Delivered in the summer of 1953, Davison’s car carried registration LER 371.

At the same time, British automaker AC was desperately seeking a new model to enhance its product line, supplementing the outdated 2-Liter saloon and convertible. Ernie Bailey, whose Buckland Bodyworks occasionally contracted with Tojeiro to paint bodies bound for AC, suggested that the Barchetta may be just what AC needed to revive its business. A meeting was set up by Bailey, and Tojeiro borrowed LER 371 from Davison for the demonstration.

Tojeiro’s sports car impressed the Hurlocks, owners of AC, but an important next step would be to gauge interest from attendees of the 1953 Earls Court motor show. AC wanted one of Tojeiro’s Barchettas in its booth, but there wasn’t sufficient time to complete another example. Instead, AC bought LER 371 from Davison, offering him an engineering job developing the Ace to sweeten the deal. Tojeiro, for his role in designing the car and putting together the pitch, received royalties of £5 per car, but only on the first 100 cars sold. He also agreed to build one more bare chassis for AC, which would serve as a model from which to build the necessary frame jig.

In the transition from Tojeiro Barchetta to AC Ace, Davison’s former car received a 2.0-liter AC inline six engine, as well as new blue paint and registration tag TPL 792.

The car also received a metal-framed windshield in place of the original plexiglass screen, a folding top, interior trim and wire wheels to replace the Turner aluminum wheels typically favored by Tojeiro. The prototype retained its Morris Minor-derived rack and pinion steering, though production models would use a Bishop Cam steering box.

Ironically, the AC Ace wasn’t thought of as a racing car. As Rinsey Mills wrote in AC Cobra: The Truth Behind the Anglo-American Legend, reviewer John Bolster of Autocar magazine penned in the car’s first write-up, “It is not intended as a competition car, and no attempt will be made to develop it as such…” His prediction didn’t prove true for long, since TPL 792 competed in the December 1953 Daily Express MCC Rally, where it was driven by Cliff Davis.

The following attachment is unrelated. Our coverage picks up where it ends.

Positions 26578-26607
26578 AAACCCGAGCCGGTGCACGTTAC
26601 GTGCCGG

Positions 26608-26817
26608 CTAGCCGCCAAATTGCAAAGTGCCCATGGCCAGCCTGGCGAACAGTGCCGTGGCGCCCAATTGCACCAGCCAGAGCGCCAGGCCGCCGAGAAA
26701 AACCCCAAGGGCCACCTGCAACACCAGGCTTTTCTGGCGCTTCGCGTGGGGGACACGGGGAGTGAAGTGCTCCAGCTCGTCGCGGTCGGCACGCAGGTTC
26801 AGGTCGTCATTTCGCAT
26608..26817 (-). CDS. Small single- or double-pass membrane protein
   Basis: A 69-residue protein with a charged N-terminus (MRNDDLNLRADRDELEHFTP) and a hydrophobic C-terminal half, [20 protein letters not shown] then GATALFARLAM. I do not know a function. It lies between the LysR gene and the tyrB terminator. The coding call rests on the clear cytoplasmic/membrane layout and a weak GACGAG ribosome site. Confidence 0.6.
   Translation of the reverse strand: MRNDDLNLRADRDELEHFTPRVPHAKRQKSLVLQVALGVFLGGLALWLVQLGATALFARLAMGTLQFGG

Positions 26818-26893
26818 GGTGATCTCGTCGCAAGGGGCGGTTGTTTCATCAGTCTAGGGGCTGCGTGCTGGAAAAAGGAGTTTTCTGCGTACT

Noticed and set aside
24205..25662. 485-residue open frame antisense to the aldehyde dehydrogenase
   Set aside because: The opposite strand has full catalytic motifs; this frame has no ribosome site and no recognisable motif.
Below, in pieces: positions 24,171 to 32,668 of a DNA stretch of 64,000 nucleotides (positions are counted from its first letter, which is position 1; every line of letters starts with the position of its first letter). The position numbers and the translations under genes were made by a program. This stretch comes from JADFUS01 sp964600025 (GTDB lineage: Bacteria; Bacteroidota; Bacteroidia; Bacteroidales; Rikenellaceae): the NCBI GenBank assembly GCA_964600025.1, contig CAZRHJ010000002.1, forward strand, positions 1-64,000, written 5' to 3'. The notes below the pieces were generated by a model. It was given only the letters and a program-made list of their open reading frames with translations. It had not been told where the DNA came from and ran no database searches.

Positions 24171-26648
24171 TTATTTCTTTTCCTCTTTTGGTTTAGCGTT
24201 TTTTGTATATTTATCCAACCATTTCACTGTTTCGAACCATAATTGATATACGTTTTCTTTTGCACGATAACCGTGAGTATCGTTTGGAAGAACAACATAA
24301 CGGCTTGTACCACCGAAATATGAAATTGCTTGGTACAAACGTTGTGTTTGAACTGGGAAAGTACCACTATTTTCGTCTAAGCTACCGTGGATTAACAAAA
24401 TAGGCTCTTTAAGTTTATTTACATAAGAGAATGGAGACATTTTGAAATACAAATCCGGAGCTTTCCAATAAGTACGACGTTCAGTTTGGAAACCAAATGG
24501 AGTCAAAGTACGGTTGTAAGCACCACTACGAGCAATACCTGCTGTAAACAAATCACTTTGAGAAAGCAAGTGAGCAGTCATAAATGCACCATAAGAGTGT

In May 1954, Davison had the opportunity to race his old car – perhaps researching suspension development for the production Ace – at the Silverstone Eight Clubs Meeting, where TPL 792 took second place. Basil de Mattos was the next owner, and he ran the car in five events throughout 1954 and 1955, earning three podium finishes.

In 1956, the car sold to Robert “Bob” Jennings, who traded a Bristol engine for the AC six and campaigned the car, with reasonable success (including wins at Brands Hatch and Silverstone), through the 1957 racing season. The Ace prototype remained in the U.K., passing through four more owners, until the 1980s when it was exported to the United States, powered by a 2.6-liter Ford Zephyr engine topped by a Rudd Speed Raymond Mays head reportedly installed in the 1970s. Actively campaigned on the vintage racing circuit, the prototype later received a comprehensive restoration, during which it was finished in a white livery.

Without TPL 792, there may have been no AC Ace, and subsequently, no Shelby Cobra. At the very least, these cars would have been significantly different from the models that forever shaped the face of open sports cars.

TPL 792 was shown at the Simeone Foundation Automotive Museum’s AC Cars Retrospective in February 2017.

If you have images of this car pease email [email protected] or call Will on +44(0)7802437827 and we will put you together with the owner. Thanks.